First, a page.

Thanks for your ideas. I also posted this question on sci.electronics.design and got several responses in a good discussion. My specific comments follow:
--- In electricalmotordesigners@yahoogroups.com, "George Tyler" wrote:
>
> Hi Paul,
>
> I waited for a while before replying to this to see what others
> said, but I guess they did the same! Perhaps if I say what I think some
> others that have a better understanding will correct me.
>
> Motor power increases with diameter squared, losses are
> proportional to dia: therefore larger dia motors are more efficient. I
> actually thought the more poles (= lower speed) the more weight.
>
Yes, this is true, especially for smaller motors (1-5 HP), where a six or eight pole motor may be twice the weight of a two or four pole. Above 20 HP or so, there is not so much difference. A good explanation was that the slower motors have higher torque, and the frame must be able to handle it. I think there is also better winding efficiency with higher number of stator slots, which is more expensive to build and wind for small motors.
> 1) Is 20 out of the 40hp motor done by running at a lower frequency
> and speed, or is it by reducing the torque? If it is by reducing the torque
> the efficiency will drop, especially with multi-pole motors will higher
> magnetising current. With some multi pole motors the current does not change
> much with reduced load, though the power does as the power factor changes.
> The I2R losses in the stator then don't change much.
>
I would be running at constant torque with a V/F drive. I would expect less copper resistance losses for a larger motor, but possibly higher mechanical losses. Also, usually larger motors have higher efficiency to begin with.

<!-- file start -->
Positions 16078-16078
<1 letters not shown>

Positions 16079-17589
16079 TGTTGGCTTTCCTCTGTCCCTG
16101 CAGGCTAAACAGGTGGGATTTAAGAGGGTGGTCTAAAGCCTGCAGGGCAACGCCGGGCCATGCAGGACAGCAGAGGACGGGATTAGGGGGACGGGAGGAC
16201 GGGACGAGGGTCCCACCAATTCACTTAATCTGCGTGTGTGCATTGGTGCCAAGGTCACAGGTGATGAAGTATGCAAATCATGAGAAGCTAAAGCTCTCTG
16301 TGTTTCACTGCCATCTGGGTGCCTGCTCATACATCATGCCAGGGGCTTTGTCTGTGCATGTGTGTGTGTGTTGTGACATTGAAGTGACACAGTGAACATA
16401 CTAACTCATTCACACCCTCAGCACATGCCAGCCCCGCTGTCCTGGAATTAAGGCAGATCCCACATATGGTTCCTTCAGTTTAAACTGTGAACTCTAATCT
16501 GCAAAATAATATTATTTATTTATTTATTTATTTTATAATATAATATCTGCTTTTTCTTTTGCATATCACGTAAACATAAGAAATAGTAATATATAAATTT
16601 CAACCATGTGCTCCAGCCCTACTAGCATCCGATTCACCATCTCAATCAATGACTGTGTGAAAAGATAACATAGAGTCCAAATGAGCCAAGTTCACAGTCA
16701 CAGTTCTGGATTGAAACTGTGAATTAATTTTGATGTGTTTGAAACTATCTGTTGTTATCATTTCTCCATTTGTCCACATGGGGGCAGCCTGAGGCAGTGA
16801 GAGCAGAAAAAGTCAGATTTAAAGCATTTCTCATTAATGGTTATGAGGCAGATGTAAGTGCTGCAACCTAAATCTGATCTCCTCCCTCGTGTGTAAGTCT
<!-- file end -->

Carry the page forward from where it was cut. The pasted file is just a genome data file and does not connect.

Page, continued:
> 2) At 2X torque you could have 3X current. (from Alternating current
> machines: M. G. Say). Duty cycle?
>
So if losses are proportional to the square of current, a 90% efficient motor would have only 10% efficiency. But if only half of that is is related to copper losses, then it would have 9 * 5% or 45% losses or 55% efficiency, which is closer to what I've seen from my initial research.
> 3) Increase the frequency. Say says that for a given speed a higher
> pole count with higher F is more economical.
>
That is my idea, to make a high pole motor and use PWM to run it at 4x to 8x (of nominal 60 Hz). Essentially making a 400 Hz motor that will also run at lower speeds with similar torque. I've heard that 400 Hz motors are about 2 lb/HP. I would like to make a 20 HP motor that weighs only 40-50 lb.
Thanks for the ideas. I will be doing some more research. BTW, there is a fairly lively discussion of motor concepts on the group:
>
> _____
>
> From: electricalmotordesigners@yahoogroups.com
> [mailto:electricalmotordesigners@yahoogroups.com] On Behalf Of eti_paul
> Sent: Tuesday, 16 May 2006 8:39 a.m.
> To: electricalmotordesigners@yahoogroups.com
> Subject: [EMD] Efficiency of 3 phase AC Induction motors
>
>
>
> I have noticed that larger motors (40+ HP) are typically more
> efficient than smaller motors, and also there is not as much weight
> difference for 6 and 8 pole motors compared to 2 and 4 pole. I have
> several questions:
>
> (1) Will a 40 HP motor rated at 90% efficiency have better efficiency
> at 20 HP? What about at 10 HP?
>
> (2) What sort of efficiency can be expected if a motor is run for
> short times at 2x or 3x nominal torque rating? What are typical duty
> cycles and maximum ON times for such conditions?
>
> (3) What could be done to make a 12 pole motor (about 10 HP) about the
> same size and weight as the same HP 2 or 4 pole motor?
>
> Thanks for any ideas.
>
> Paul E. Schoen
> (also pstech-paul)
>
>
>
>
>
>
> # Electrical Motor designers

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